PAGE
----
All is lottery, doesn't go more deep, got u buzzing but believe me, its just tawdry. Da laws seem to make it orderly, like some formula applies, making it alive, got u looking more keen. Soon u realise u don't recite, it's all extempore from da off, not even da laws, da forms can explore these concepts for sure. Not even da context, another form, a dress makes the load less, yes but soon, u cast your mind behind and find nothing that cuts it, it's all gamble, ya mind's candle can't handle da darkness.
U score a goal, da applause explodes but u know ya show is nothin, soon u get bored. Yes, da law was once a cause to be ensured, an 'of course'; now it's outlived itself, dismissal is what it implores, that is da call of that very law.
Maybe it's all my eye, but I surmise, this thought rides da floors of many, me besides.
God's Great Gamble - Monarc
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Well done, Monarc, for adding a new facet to OGOV poetry showcasing. I like it very much.
Did I hear some critics saying, “Huh?”
Yes, ordinarily, for the uninitiated critic, this wonderful piece would have been mistaken for a jumbled junk of words emanating from a faulty word loading processor template. But interestingly, that is not the case. This is a typical example of prose poetry. Indeed, there are actually different types of poetry, and this is one of them. The earlier you relax and ogle to glean off the novelty the better.
The beauty of the poem lies in its point of view which is more of reflective and turning inward. Yes, I agree with some parts of the message of the poem but not all. This wonderful experience of life may not necessarily emanate from God’s Great Gamble, a lottery or a kind of fluke just because it looks kind of existentialist in nature. That sounds more like the “Big Bang” theory. But I agree with the view that, the magic of life can be likened to a paranormal phenomenon, just because that is the ignorance of science which tries to give a logical explanation to every supernatural expression it finds as a cul-de-sac.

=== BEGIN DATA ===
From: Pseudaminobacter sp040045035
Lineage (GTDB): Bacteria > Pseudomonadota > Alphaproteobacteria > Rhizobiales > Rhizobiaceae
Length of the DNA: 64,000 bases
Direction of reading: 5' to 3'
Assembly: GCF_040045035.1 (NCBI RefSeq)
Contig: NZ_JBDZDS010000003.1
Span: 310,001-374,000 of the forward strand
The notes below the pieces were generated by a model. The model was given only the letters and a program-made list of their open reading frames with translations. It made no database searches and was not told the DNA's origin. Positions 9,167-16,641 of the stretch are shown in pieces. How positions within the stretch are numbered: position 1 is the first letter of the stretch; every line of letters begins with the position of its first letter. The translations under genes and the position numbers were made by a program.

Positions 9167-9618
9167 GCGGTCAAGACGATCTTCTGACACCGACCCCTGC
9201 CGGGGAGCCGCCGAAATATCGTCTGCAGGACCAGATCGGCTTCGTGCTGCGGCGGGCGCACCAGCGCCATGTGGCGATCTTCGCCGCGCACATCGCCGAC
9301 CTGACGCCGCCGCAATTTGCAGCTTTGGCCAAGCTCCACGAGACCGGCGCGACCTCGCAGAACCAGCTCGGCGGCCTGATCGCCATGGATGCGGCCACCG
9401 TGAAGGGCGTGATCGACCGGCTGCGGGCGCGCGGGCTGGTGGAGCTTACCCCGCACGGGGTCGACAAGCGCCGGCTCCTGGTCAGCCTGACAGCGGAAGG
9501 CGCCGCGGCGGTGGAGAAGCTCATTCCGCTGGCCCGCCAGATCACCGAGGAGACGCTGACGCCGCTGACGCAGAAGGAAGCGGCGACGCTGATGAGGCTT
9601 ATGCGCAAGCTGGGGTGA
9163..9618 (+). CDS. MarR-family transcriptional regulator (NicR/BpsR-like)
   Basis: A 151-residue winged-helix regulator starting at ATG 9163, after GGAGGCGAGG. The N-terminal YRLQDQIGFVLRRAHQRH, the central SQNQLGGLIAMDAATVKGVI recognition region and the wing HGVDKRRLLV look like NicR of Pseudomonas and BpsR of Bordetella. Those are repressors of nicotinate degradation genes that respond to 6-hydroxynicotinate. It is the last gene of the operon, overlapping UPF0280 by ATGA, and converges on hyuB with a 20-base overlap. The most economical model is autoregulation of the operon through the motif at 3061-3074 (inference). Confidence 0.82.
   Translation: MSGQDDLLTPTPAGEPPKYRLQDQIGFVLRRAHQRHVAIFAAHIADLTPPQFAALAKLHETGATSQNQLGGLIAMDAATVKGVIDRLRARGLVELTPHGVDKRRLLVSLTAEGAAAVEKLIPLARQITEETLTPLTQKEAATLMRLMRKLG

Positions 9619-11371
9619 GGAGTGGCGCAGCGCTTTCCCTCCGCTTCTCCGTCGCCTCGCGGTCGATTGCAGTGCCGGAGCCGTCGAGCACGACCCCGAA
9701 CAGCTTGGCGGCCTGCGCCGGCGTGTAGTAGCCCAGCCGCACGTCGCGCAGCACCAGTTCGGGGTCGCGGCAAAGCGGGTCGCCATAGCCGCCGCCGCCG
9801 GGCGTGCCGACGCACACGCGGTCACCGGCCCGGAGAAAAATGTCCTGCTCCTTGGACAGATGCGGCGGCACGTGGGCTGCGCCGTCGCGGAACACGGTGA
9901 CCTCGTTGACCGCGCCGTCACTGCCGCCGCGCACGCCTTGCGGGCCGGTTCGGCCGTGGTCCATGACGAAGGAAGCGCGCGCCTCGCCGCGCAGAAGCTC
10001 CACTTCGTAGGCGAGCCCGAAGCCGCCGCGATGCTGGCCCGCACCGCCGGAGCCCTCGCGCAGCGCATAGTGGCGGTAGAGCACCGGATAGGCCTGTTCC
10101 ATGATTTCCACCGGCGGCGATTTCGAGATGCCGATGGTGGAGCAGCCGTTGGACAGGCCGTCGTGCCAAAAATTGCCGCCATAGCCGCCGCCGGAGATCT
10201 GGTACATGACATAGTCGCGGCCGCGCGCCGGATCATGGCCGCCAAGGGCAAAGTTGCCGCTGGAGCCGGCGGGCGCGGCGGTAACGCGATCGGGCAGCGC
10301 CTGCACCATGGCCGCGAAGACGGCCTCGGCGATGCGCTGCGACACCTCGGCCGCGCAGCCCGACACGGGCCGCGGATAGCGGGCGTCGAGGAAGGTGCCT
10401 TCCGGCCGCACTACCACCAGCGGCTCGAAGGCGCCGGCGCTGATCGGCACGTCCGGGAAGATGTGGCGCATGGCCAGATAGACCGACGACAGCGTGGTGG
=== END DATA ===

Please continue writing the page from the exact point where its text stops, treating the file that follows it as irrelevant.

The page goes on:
I still believe there is order in the chaos of life. I guess the enigmatic nature of life makes it more magical and breathtakingly real.
“there is order in the void you dread
and life in the great beyond you fear
I traverse mazes you all fear to tread
a time traveller's invincibility is clear”
(From my own poem- “Time Traveller”)
Honestly, I have also mistakenly stumbled on prose poetry when I posted a poem "My Reparations" to an online poetry site that had a faulty loading template. It loaded my well thought out rhyming stanzas into a long stretch of prose work. I became infuriated and tried in vain to edit it to the perceived normal format but gave up the exercise out of frustration. Surprisingly, just a few moments later, I started receiving very glowing comments from readers praising my “wonderful prose poetry”. Ha? That was how I got initiated into prose poetry, by mistake. I have since got stuck, and appreciated it after I took the opportunity to research and found out that it was actually made popular with poets like Charles Baudelaire, Oscar Wilde and Robert Bly because it offered freedom from structure and form.
Isn’t it rather funny that Prose poetry does not use poetic meter, rhyme, line breaks or stanzas? But I guess the prose writer must always remember to retain some elements of the repetition, language and imagery of poetry.
Prose poetry however, is not the same thing as prose. It is very true that, unlike prose, the prose poem is not as concerned with plot or narrative
Thanks for sharing, Monarc, I hope we shall see more of such poems here.
Yes, Dela, I'll do that and the philosophical take will continue. Even replying is an indication I intend to stay. Tired of the shadows, I stepped out with blogging, this is my next, hopefully, I'll be performing them soon.
'God's Great Gamble' is a daring poem. Daring in the sense that it breaks spelling rules and gets away with it. That's a smart use of poetic license. Also, in this age of text poetry, this poem is definitely appropriate.
'God's Great Gamble' reveals an experimental streak that Monarc employs in his writing. I love experimentalism and do applaud Monarc for that. We need more poets who create their own style and still make sense to the reader.
Prose poetry in itself is a rebellion against 'regular' poetry - it employs a 'method to the madness' technique that manages to maintain the reader's (or listener's) interest, even though it meanders through many curves and corners of thought.
My advice to Monarc is to find out what works best since the poetry world is still inhabited by purists and adventurers. You must use clarity and convergence as rules of thumb; it will assist you in whatever experiment you undertake with words.
Kudos on your remarkable poem!
Keep on writing.
Thanks very much all. I did not think it would be received so well, for it is after all a very unusual one which I would say is unique. Thanks for the advice, and acclaim from award-winners is sure enough a motivation.
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